What else is new in the Ghost Of Tsushima Director’s Cut Iki Island expansion? Well, players can look forward to the new Archery Challenges, which require quite a bit of skill to complete, as well as Animal Sanctuaries. Animal Sanctuaries are specific places where Jin remembers his late mother by playing the flute, which is executed in the form of a rhythm minigame using the controller’s gyroscope motion controls (by moving the actual controller around).
Thankfully, the rhythm minigames are pretty easy to complete and the PS5’s DualSense feels comfortably responsive. Oh, and best of all, completing these flute rhythm minigames will result in Jin petting one of three different animals; cats, deers and monkeys. They’re all adorable, but if you miss the foxes from Tsushima Island, I’m sad to report that they’re absent from Iki Island.
Besides all that, there are still the shrines with cosmetics, those cutting-bamboo-sticks minigames, new collectibles, and more. Iki Island took me a little bit more than 10 hours to complete the story and complete most of the optional side content. There aren’t that many missions in the Iki Island expansion, but I praise the mission variety. One mission has me leaping around a graveyard of sunken ships to find an item, while another has me sneaking into and infiltrating a cult by speaking to its members instead of just rushing in swords drawn like most of the other missions.
Of course, that’s not to say that the Ghost Of Tsushima Director’s Cut Iki Island expansion doesn’t have any of the dramatic and epic missions from the main game. There is plenty of that here as well, but seeing as the raiders on Iki Island hate the samurai, Jin has to be more discreet this time around.
Last but not least, it would be remiss of me not to mention the various new options and accessibility improvements. These include alternate controller layouts, the option to enable a target lock-on during combat, the option to hide Jin’s quiver during gameplay, armour load-outs and more. I mentioned these last because these new updates are going to be available for all Ghost Of Tsushima players and not just limited to the Director’s Cut.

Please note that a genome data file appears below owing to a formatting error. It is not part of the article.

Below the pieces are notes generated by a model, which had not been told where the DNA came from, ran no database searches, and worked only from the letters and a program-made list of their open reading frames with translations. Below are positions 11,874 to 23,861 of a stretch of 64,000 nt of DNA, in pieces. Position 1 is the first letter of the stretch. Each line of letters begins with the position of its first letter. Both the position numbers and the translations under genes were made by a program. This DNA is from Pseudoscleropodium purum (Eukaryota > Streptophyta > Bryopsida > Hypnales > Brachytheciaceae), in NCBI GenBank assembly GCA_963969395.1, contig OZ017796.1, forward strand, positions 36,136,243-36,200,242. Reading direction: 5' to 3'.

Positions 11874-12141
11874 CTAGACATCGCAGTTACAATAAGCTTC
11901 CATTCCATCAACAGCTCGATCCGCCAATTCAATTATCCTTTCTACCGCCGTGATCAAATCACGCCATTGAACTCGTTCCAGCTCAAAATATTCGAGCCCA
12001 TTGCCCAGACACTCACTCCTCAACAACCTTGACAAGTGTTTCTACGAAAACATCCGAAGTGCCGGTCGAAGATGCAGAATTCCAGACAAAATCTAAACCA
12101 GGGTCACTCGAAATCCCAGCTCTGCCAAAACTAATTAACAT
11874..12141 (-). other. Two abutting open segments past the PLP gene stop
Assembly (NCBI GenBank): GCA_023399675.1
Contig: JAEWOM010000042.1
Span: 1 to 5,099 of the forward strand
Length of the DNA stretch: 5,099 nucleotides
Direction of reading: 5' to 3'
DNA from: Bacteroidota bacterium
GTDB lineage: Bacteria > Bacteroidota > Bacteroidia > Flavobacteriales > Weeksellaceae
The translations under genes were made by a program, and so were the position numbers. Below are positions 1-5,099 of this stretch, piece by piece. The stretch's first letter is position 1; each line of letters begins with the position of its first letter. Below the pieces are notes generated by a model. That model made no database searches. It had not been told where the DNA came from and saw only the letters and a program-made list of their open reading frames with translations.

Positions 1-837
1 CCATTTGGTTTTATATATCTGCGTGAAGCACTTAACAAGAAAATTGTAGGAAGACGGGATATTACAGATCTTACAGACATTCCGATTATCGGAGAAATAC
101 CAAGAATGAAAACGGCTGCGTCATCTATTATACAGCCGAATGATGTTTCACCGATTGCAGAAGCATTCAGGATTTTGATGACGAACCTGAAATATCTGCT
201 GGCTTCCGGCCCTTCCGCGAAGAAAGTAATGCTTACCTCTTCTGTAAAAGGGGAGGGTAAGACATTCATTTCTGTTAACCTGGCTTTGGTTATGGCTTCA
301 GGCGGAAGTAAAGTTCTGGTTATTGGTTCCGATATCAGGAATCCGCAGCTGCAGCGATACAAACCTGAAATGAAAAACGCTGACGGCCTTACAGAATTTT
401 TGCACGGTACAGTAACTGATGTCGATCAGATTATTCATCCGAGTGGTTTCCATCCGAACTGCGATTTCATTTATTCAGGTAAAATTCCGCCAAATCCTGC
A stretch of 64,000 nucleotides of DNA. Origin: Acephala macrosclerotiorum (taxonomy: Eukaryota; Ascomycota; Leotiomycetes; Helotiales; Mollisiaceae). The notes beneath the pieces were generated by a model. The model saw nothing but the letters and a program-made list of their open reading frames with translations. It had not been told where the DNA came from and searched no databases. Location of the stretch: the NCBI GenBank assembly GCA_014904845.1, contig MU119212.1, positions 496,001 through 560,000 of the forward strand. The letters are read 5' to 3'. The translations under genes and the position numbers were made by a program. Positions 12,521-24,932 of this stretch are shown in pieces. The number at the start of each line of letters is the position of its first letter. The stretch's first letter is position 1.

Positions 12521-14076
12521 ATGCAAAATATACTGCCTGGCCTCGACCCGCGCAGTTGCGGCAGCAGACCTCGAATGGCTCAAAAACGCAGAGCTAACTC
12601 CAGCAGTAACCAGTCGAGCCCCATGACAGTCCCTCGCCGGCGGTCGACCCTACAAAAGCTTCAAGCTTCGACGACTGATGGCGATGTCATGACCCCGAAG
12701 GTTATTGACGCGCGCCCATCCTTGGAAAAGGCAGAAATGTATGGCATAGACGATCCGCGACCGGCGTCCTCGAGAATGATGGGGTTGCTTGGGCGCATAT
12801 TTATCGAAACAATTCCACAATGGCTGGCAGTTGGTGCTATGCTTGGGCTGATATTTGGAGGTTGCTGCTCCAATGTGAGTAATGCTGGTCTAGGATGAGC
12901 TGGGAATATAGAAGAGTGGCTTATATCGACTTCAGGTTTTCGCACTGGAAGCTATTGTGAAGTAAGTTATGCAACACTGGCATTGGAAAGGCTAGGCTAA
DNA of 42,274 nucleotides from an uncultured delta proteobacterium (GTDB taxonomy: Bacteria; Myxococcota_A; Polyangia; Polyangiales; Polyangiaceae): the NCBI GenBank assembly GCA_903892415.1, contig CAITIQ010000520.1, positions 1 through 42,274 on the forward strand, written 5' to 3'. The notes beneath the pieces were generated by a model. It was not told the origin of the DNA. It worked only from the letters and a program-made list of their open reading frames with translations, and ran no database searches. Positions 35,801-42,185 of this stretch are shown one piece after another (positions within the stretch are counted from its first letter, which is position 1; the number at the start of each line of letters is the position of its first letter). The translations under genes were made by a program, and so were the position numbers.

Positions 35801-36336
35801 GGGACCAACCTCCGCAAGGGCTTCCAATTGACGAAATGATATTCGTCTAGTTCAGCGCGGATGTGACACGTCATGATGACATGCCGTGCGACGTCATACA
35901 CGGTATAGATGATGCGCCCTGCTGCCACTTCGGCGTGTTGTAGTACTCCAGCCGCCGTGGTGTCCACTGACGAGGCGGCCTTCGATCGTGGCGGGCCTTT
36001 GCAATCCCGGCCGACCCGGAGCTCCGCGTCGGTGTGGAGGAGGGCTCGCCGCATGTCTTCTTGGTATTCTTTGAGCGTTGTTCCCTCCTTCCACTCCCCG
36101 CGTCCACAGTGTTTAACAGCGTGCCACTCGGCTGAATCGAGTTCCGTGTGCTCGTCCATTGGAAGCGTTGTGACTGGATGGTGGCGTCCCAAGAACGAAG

For those on PS5, the new DualSense haptic feedback and adaptive triggers make the punchy combat even more satisfying to execute. That’s especially so when applied to parries and shooting arrows (which is no surprise why they decided to introduce Archery Challenges now of all times). These additional functions increase immersion for a game that was already incredibly immersive even on the PS4.
Legacy Of The Sakai Clan
The Ghost Of Tsushima Director’s Cut Iki Island expansion delves more into Jin’s painful past and features a story with a unique perspective on samurai. It adds some new content but doesn’t overstay its welcome, which is great for an open-world game.
If you’re a fan of Ghost Of Tsushima and hungry for more content, you should totally check out the Ghost Of Tsushima Director’s Cut Iki Island expansion. However, if you don’t already like the base game, then there’s really nothing here that will convince you otherwise.
- The dramatic and epic story.
- More content in the form of new side activities, side quests, and collectibles.
- No unnecessary padding.
- Might ultimately feel repetitive.
Final Score: 80/100
Review copy provided by PlayStation Asia. Played on PS5.
Ghost Of Tsushima Director’s Cut is RM299 on PS5. Ghost Of Tsushima Director’s Cut is RM249 on PS4.
If you already own Ghost Of Tsushima on PS4, you can upgrade to the Ghost Of Tsushima Director’s Cut on PS4 for RM89. If you already own Ghost Of Tsushima on PS4, you can upgrade to the Ghost Of Tsushima Director’s Cut on PS5 for RM129. If you already own the Ghost Of Tsushima Director’s Cut on PS4, you can upgrade to the PS5 Ghost Of Tsushima Director’s Cut for RM50.